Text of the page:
Delft University of Technology’s 3D Printed Porous Magnesium Scaffolds Show Potential As Bone-Substituting Material

Researchers from the Delft University of Technology in the Netherlands have discovered 3D printed biodegradable magnesium scaffolds which could have promising applications in the regeneration of critical-sized bone defects.

While the approach isn’t without its limitations, the researchers believe the solvent-cast 3D printed (SC-3DP) method used has ‘unprecedented possibilities’ for the fabrication of magnesium-based porous scaffolds.

“Magnesium-based material has been considered to be a new class of promising biomaterials in orthopedic applications because it can degrade gradually in the body, and at the same time, stimulate bone regeneration and help the healing process of bone defects,” said Professor Amir Zadpoor of the biomechanical department at Delft, and one of the researchers involved in the study. “Therefore, fabricating porous magnesium implants is attracting more and more interest.”

The results obtained from the printing trials of Magnesium scaffolds. Image via Solvent-cast 3D printing of magnesium scaffolds/Acta Biomaterialia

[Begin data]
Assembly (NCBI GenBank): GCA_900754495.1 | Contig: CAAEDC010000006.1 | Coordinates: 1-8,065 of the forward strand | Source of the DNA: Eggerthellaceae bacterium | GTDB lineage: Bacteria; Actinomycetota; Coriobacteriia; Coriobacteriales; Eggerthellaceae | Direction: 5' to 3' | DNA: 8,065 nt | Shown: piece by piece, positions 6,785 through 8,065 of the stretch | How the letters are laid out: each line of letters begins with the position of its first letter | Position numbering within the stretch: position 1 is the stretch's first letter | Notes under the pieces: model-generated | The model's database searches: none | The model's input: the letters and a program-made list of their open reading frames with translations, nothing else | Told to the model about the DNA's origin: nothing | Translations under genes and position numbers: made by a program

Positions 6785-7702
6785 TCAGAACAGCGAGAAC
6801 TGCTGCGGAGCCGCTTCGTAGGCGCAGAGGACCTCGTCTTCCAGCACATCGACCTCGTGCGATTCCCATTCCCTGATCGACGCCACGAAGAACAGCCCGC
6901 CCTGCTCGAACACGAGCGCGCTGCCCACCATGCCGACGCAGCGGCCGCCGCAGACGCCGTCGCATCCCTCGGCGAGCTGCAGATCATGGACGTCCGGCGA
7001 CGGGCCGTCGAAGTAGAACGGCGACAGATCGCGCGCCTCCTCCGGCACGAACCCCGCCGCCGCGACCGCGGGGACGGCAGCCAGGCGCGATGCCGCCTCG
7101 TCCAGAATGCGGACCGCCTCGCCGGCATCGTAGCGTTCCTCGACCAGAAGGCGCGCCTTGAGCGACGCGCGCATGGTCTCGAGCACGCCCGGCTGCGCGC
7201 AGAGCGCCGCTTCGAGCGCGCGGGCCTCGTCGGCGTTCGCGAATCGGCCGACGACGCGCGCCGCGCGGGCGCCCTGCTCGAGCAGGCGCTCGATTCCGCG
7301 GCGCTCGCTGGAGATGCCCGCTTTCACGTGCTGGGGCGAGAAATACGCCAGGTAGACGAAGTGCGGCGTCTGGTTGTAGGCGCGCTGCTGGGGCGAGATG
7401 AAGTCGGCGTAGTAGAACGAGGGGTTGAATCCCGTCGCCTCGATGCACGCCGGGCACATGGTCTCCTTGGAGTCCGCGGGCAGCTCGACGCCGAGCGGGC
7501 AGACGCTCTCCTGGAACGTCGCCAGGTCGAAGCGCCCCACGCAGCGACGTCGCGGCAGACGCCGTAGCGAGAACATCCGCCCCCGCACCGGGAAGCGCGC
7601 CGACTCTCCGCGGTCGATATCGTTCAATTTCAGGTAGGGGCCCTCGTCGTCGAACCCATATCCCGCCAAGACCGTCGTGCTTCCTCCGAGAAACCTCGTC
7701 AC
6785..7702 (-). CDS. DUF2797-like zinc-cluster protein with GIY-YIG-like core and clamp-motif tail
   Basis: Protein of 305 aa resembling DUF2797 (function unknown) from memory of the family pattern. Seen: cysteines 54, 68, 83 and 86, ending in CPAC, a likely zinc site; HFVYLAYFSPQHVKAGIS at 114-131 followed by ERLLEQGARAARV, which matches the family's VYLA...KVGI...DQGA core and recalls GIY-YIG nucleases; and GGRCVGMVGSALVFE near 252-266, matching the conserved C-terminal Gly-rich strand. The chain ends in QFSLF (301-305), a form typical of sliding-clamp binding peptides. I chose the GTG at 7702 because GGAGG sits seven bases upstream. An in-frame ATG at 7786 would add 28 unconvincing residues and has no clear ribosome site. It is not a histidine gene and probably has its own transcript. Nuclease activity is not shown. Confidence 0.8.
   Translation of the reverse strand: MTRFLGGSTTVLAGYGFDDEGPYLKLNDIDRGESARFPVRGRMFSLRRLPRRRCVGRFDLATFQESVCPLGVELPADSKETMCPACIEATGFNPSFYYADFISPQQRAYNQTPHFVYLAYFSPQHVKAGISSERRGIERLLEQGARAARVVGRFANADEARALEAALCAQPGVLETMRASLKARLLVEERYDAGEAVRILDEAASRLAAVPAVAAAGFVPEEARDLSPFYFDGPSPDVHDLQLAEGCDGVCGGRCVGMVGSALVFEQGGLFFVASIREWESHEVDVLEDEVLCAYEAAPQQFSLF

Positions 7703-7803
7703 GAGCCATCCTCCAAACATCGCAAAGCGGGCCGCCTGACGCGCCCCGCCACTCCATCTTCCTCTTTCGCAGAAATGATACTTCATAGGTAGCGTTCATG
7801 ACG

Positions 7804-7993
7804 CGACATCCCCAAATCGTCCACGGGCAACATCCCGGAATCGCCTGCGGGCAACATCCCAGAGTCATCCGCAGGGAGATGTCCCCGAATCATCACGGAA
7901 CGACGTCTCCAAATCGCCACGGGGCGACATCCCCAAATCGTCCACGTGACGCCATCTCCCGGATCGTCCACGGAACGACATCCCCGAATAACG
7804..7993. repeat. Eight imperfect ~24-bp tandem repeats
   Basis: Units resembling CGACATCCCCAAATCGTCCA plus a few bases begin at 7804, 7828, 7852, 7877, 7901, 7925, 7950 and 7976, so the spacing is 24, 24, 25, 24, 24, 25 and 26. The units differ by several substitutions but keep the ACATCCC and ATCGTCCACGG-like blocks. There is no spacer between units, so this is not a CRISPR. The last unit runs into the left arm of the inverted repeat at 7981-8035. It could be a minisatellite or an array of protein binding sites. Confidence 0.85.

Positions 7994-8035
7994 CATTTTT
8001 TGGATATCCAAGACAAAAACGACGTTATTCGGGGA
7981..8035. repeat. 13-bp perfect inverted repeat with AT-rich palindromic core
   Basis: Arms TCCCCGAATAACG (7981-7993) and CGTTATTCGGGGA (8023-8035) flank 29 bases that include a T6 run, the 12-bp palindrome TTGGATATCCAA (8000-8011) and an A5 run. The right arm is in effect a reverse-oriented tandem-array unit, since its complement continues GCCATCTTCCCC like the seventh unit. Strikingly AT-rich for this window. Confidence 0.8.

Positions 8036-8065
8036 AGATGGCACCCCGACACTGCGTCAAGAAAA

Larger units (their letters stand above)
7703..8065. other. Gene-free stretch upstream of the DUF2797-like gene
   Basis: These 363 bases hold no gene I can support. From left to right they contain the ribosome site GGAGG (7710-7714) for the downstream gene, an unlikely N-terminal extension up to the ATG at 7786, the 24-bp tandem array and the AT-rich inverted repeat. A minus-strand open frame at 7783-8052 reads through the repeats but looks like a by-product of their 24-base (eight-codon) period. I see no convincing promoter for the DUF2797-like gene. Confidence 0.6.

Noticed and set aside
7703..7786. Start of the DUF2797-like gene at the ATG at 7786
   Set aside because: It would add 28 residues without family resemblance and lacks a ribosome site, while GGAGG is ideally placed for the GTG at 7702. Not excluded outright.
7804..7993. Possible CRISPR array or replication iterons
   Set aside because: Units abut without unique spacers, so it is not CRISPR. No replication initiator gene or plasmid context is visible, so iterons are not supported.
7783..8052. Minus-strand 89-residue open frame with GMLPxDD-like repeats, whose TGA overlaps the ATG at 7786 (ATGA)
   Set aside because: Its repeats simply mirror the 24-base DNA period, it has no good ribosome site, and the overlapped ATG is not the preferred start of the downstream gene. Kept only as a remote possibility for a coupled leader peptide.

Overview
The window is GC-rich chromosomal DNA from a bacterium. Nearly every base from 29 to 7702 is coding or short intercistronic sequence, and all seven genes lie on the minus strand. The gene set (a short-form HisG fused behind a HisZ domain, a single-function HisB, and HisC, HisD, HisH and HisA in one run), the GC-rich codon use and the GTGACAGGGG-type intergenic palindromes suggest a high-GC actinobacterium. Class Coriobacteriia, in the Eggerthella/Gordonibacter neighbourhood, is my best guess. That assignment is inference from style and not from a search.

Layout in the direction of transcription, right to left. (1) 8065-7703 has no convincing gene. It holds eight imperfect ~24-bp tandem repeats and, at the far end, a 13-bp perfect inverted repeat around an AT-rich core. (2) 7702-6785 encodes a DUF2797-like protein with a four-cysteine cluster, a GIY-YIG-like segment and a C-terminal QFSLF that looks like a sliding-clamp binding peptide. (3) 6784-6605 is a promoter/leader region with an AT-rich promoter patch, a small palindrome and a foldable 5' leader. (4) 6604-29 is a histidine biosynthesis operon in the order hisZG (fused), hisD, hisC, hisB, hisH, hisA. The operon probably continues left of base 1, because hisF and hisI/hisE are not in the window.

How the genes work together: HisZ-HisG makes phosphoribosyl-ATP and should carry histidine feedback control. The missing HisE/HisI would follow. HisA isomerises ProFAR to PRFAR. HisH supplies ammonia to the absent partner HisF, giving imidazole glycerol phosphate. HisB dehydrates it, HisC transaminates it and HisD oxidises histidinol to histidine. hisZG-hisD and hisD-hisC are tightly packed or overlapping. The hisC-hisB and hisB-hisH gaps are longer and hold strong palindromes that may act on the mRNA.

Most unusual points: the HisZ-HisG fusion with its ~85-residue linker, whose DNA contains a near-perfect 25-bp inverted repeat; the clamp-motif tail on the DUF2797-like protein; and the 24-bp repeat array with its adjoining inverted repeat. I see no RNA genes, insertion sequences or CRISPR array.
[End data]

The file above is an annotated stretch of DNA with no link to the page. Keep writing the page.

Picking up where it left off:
Biomaterials for orthopedic applications

Using additive manufacturing to fabricate magnesium-based materials has recently started in a small number of university research groups, with selective laser melting (SLM) one of the commonly chosen methods. The success of using this method is, however, rather limited as a result of challenges surrounding safety in operation due to magnesium’s high flammability, as well as undesirable compositional variations in the final produced parts.

Recently, some attempts have been made to develop powder bed inkjet 3D printing and fused filament fabrication (FFF) techniques, followed by a sintering step, as alternatives to SLM. However, utilizing these techniques for the fabrication of topologically ordered porous Mg scaffolds has not yet been reported.

“Due to high flammability of magnesium powder under high laser energy, safety in operation is the primary challenge encountered during fabrication of magnesium scaffolds,” Zadpoor explained. “Utilizing higher laser power also increases the chance of magnesium evaporation and creates significant thermal gradients during SLM, making the manufacturing process costly.”

Detailed study, right here!